Plantar fasciitis wakes up when you do, hitting you with your first step out of bed in the morning. Most people describe it as if they're walking on broken glass. Although it's tricky to treat, there are some things that you and your sports medicine specialist can do to mitigate the misery. More



Running the way nature intended
Vernon Morning Star    Share    Share on FacebookTwitterShare on LinkedinE-mail article
Barefoot running is the latest trend sweeping through the running world; as crazy as it sounds there is mounting evidence to suggest that running barefoot helps runners "listen" to their feet and run more naturally. A Harvard study recently showed that when people ran barefoot instead of in conventional running shoes with a cushioned heel, they tended to land more on the front of their foot to avoid the force of the heel thumping. More

Get on a good foot with bunion treatment
NY1 News    Share    Share on FacebookTwitterShare on LinkedinE-mail article
VideoBriefPainful bunions are not just a grandmother's problem. Deon Lawton, 23, has been hobbling around with them for five years. "It feels like a burning sensation when I'm wearing shoes. I love to wear heels, so that's a problem," says Lawton. "I can't be in shoes for more than two hours without wanting to take them off." A bunion is an enlargement of bone or tissue often causing a bump around the big toe. Sometimes the skin may be calloused or the big toe may turn in toward the others. More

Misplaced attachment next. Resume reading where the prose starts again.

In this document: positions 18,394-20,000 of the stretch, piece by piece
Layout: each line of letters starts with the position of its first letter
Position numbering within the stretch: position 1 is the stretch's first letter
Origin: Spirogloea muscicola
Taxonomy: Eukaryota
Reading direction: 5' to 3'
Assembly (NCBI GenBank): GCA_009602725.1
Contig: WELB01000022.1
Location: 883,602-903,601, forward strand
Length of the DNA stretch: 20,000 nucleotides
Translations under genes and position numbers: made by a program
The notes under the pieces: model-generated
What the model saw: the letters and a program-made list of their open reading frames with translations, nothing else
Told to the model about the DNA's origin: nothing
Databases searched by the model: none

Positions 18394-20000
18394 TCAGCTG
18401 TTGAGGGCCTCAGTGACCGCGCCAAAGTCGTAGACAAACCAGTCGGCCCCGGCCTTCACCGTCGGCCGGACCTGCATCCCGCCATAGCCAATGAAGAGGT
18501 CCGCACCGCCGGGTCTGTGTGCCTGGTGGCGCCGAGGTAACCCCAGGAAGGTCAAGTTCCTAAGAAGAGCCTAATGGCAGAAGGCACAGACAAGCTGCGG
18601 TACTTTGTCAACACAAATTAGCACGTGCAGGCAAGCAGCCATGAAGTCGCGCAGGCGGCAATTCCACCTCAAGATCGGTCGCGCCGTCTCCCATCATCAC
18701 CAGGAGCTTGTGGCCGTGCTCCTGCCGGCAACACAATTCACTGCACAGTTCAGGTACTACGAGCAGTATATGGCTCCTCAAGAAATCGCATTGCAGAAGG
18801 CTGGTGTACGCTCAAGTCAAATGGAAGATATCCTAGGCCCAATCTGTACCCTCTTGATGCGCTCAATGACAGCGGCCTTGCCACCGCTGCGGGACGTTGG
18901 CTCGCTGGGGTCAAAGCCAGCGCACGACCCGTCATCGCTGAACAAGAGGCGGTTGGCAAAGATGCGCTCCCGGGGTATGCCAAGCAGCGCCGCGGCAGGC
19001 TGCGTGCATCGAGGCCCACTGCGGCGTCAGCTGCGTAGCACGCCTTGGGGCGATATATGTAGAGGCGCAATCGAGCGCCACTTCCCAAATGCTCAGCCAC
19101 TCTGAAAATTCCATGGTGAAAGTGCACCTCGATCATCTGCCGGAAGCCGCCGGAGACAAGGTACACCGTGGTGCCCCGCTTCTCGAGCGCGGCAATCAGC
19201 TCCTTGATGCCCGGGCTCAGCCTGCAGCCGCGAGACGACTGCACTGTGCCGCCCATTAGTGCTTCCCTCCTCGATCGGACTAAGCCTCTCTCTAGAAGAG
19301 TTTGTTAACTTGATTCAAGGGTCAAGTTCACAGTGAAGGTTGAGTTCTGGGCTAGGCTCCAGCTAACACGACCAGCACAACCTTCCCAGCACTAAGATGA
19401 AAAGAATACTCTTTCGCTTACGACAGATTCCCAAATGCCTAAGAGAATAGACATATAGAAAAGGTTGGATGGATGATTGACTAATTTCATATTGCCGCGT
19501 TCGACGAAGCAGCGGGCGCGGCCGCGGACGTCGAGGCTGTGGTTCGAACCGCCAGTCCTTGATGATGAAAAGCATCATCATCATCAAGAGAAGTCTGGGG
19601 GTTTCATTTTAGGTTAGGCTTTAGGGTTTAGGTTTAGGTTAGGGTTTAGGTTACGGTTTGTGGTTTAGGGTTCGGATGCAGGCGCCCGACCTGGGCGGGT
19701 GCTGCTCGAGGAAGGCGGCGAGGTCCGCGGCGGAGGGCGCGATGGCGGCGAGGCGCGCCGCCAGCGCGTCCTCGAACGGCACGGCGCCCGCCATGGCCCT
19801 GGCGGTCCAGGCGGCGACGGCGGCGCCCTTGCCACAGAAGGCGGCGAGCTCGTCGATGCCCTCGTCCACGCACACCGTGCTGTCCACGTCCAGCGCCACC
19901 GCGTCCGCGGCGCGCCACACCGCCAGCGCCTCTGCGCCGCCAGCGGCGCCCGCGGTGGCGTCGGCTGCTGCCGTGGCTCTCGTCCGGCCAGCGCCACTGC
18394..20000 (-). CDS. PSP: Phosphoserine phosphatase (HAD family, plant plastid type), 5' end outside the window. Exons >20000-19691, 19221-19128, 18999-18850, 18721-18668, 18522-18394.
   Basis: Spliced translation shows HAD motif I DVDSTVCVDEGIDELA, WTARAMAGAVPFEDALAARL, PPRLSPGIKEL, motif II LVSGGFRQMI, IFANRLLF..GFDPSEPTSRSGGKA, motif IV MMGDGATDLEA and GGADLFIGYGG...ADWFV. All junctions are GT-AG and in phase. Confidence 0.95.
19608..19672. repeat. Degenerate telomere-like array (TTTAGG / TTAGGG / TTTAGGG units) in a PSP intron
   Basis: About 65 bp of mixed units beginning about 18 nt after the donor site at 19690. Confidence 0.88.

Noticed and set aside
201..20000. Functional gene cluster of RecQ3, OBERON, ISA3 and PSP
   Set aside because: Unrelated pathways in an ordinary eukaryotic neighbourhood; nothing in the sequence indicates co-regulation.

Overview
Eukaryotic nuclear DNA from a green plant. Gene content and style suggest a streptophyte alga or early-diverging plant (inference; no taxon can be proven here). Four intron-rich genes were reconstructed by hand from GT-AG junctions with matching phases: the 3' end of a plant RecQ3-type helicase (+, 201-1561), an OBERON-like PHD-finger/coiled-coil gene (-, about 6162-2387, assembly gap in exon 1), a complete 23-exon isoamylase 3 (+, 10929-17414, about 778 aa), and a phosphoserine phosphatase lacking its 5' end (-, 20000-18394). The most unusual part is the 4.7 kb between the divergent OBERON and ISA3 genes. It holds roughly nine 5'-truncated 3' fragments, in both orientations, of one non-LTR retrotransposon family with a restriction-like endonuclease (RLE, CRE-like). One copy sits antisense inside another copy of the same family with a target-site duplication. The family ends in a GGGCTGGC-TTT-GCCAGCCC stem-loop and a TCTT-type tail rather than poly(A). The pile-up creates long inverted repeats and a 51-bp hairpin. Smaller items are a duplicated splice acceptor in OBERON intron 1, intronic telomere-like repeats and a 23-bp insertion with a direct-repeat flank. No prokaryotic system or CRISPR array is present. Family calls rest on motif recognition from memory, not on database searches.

Diabetics step up: Proper foot care is important
The Post-Bulletin    Share    Share on FacebookTwitterShare on LinkedinE-mail article
Got diabetes? You're not alone. More than one in 10 U.S. residents age 20 or older has it, says the American Diabetes Association, with 8.3 percent of all Americans having the disease. For anyone with diabetes, it's important to take care of your feet. The ADA says lifetime diabetic foot ulcer risk is 25 percent. Also, up to half of elderly with Type 2 diabetes have one or more risk factors for a foot pressure sore, the ADA reports. More

Teamwork in care aims to prevent amputation
The Buffalo News    Share    Share on FacebookTwitterShare on LinkedinE-mail article
Michael Kasprzak watched his toe turn black-and-blue, and knew that what he saw meant trouble. To diabetics such as Kasprzak, ordinary sores on the feet serve as an early warning system for a simple reason: Skin ulcers are the most common foot sores that lead to amputations. Kasprzak let it go for just a little while and learned how quickly the condition can spiral out of control. Five years ago, doctors amputated the toe. More



Hemoglobin A1c as a diagnostic tool for diabetes screening and new-onset diabetes prediction
Diabetes Care (subscriber only)    Share    Share on
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The prevalence of Type 2 diabetes is increasing rapidly. In the U.S., more than 13 percent of adults have been diagnosed with Type 2 diabetes, and a similar prevalence has been reported in Asia. Up to 25 percent of newly diagnosed diabetic patients already had microvascular complications, which suggests that there is a six to seven year lag between the onset and the diagnosis of Type 2 diabetes. More